School & District Management

Obama Calls for Stronger Protections on Student-Data Privacy

By Benjamin Herold — January 20, 2015 4 min read

President Barack Obama proposed a new Student Digital Privacy Act last week that would aim to prevent companies from selling sensitive student information collected in schools and from using such data to engage in targeted advertising to children.

The proposed legislation will be modeled on recently passed state legislation in California. The president’s announcement also featured proposals for a new law aimed at protecting consumers’ privacy, including the establishment of a single national standard that companies must notify their customers within 30 days of any breach that results in the theft or misuse of personal data.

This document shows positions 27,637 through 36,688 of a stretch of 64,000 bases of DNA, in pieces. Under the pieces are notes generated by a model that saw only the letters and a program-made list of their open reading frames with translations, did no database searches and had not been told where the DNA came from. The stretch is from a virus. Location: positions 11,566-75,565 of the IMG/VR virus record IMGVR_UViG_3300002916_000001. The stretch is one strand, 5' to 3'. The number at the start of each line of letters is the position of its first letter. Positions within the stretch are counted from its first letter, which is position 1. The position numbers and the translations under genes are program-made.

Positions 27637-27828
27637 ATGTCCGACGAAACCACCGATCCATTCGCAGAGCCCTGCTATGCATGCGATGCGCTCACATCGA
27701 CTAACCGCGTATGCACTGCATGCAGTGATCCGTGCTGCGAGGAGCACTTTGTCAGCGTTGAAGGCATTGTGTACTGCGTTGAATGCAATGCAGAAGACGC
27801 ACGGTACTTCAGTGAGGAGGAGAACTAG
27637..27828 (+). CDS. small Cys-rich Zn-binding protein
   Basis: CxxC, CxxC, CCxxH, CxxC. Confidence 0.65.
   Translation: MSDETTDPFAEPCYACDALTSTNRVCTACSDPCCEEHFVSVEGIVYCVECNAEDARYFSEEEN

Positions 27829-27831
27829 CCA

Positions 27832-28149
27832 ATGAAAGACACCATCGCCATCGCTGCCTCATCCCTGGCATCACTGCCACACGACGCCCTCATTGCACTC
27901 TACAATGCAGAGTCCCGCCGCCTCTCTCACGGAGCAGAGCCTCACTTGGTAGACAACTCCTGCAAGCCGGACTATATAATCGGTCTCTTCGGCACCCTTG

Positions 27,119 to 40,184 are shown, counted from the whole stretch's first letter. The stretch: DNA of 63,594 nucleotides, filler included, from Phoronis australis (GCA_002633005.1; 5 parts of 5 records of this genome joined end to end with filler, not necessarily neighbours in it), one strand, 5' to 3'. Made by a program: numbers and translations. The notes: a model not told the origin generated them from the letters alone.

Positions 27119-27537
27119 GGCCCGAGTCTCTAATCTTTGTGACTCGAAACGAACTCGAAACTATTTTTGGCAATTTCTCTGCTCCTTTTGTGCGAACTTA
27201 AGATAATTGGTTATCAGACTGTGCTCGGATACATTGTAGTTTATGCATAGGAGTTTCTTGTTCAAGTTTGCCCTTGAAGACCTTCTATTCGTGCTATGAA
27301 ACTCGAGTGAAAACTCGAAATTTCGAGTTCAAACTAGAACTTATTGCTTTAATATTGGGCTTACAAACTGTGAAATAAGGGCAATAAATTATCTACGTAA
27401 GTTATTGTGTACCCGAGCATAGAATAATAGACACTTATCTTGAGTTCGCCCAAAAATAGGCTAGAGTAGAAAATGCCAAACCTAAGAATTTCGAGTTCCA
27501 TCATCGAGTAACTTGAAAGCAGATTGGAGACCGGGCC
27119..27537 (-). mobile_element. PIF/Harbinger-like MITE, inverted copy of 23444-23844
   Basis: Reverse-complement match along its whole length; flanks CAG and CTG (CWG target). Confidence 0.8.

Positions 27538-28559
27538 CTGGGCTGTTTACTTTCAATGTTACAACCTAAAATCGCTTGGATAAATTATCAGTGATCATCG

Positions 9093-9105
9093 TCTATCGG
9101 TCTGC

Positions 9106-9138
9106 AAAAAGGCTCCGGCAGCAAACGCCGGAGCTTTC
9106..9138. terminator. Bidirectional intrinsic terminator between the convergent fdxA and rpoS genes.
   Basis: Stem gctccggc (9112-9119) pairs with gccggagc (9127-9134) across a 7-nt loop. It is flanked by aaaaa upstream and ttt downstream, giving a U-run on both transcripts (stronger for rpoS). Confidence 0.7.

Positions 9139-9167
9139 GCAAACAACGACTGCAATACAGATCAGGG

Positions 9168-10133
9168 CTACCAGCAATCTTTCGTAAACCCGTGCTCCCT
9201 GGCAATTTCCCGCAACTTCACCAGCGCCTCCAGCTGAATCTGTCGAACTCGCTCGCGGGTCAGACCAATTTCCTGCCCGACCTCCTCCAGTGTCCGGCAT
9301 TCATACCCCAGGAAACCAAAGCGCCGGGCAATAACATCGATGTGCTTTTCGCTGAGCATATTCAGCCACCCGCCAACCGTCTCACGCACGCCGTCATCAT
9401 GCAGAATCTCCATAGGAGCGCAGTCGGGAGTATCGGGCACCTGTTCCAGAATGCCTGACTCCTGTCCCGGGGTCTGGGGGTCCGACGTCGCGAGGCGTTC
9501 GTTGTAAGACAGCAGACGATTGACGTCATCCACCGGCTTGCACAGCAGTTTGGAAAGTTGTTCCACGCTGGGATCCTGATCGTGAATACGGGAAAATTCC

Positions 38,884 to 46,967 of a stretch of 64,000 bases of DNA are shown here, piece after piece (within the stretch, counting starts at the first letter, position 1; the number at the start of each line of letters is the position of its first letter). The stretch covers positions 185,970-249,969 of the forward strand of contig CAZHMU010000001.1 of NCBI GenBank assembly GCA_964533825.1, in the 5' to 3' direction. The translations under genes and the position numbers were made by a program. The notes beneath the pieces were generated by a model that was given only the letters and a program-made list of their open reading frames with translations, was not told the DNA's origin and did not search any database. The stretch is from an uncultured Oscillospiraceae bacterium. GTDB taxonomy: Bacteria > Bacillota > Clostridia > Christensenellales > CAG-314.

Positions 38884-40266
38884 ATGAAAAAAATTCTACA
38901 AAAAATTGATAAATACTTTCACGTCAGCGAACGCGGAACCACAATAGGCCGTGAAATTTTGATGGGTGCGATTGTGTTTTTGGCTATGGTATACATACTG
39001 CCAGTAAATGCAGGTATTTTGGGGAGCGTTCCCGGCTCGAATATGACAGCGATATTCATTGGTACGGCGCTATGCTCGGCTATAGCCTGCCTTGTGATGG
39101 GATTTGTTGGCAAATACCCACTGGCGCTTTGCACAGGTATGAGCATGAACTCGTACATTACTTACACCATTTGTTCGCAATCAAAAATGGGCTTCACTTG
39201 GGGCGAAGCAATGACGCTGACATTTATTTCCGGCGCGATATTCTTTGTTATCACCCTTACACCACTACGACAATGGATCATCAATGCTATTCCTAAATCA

“If we’re going to be connected, then we need to be protected,” Mr. Obama said during a speech at the Federal Trade Commission.

Reaction to the proposal was largely favorable among privacy advocates and educator groups, but some in the ed-tech industry are concerned the proposed measure could stifle innovation and further confuse the student-data-privacy landscape, already governed by a messy patchwork of state and federal laws.

James P. Steyer, the founder and CEO of Common Sense Media, a San Francisco-based nonprofit that was influential in the passage of the recent California law, hailed the new proposal as a necessary complement to the Obama administration’s efforts to expand broadband access for schools.

“You cannot wire every classroom in America and put laptops and iPads in there without establishing clear and rigorous privacy protections,” Mr. Steyer said. “This is a major win for kids.”

Proposal Faces Hurdles

There are a number of potential hurdles to getting a strong new federal student-data-privacy law passed, however.